After the worst annual start in more than four decades for Canada’s dollar, recent moves by the nation’s money managers suggest it may be about to turn around.
TD Asset Management, which oversees Canada’s second-biggest bond fund; Sprott Asset Management LP; and Franklin Bissett Investment Management say they’re putting on hedges that would protect against the currency strengthening. That marks a switch from earlier in the year, when they unwound, or let lapse, positions in futures contracts or swap agreements as the local dollar plummeted versus its U.S. counterpart.
The Canadian dollar has stabilized since, as the Bank of Canada’s latest statement dropped the mention of a strong currency and noted that the latest readings on economic growth and inflation were stronger than expected. Worse-than-forecast jobs numbers last week kicked off two straight days of declines.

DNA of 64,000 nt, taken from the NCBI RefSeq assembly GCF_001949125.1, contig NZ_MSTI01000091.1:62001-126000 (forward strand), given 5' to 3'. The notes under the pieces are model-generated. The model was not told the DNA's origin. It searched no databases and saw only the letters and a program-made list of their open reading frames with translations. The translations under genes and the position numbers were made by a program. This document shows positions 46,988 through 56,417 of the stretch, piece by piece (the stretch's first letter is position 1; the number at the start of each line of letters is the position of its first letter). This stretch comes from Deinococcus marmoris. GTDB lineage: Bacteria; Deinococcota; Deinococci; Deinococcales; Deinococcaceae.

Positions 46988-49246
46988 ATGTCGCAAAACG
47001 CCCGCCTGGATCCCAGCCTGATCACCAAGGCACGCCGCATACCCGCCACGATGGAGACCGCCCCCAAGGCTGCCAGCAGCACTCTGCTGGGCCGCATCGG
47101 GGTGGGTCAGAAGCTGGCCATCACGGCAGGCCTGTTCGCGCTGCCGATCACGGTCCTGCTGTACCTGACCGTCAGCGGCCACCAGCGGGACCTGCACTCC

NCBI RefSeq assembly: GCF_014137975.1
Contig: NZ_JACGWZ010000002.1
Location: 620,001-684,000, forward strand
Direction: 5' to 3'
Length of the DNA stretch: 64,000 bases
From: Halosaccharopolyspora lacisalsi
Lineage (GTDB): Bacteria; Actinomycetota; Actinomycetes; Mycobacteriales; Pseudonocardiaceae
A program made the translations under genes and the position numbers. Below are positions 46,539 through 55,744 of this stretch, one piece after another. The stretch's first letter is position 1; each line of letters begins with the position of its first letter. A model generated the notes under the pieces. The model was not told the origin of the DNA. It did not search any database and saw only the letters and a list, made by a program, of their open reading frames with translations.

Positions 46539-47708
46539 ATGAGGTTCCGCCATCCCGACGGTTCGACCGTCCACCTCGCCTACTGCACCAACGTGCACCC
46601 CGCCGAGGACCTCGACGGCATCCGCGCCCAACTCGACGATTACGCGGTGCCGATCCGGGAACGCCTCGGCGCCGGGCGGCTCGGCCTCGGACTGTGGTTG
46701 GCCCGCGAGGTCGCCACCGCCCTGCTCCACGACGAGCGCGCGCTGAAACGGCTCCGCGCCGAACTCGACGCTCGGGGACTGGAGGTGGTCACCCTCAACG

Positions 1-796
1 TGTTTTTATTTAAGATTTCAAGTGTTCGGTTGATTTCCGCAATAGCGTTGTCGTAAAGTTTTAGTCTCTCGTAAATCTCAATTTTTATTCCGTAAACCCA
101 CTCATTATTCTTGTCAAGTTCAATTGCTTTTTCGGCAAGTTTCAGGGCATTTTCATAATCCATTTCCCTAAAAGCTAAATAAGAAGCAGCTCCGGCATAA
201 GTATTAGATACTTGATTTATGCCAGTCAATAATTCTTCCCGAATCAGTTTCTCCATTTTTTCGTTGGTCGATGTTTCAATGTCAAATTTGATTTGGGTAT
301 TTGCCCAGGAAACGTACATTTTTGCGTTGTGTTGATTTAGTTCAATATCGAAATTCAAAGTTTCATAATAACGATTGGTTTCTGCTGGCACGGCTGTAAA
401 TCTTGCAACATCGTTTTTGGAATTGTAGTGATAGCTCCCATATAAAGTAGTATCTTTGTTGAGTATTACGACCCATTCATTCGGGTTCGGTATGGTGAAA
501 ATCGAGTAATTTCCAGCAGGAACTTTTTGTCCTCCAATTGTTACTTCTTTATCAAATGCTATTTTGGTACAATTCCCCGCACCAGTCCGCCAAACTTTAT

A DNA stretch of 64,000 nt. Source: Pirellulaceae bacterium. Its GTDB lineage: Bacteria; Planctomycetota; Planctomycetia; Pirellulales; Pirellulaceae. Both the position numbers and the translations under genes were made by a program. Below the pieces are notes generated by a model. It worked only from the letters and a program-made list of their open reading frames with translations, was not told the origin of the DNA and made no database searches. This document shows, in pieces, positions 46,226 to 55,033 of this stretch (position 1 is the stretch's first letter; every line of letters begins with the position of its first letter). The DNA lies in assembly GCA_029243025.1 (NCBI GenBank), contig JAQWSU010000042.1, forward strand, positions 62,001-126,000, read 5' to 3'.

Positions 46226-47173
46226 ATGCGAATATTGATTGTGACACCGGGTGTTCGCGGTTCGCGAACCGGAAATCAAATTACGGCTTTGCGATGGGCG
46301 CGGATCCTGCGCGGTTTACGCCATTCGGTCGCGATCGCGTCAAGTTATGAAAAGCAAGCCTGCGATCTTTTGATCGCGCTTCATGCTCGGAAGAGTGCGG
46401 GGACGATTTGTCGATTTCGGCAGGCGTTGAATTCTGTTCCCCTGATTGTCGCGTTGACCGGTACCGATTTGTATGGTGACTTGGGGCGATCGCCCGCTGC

The loonie, as the currency is known for the image of the aquatic bird on the C$1 coin, fell to C$1.1224 per U.S. dollar on Jan. 31, the weakest level since July 2009, and was at C$1.1129 as of 9:30 a.m. in London. One loonie buys 89.86 U.S. cents. The currency is the worst performer among 16 major peers against the U.S. dollar this year, dropping 4.6 percent.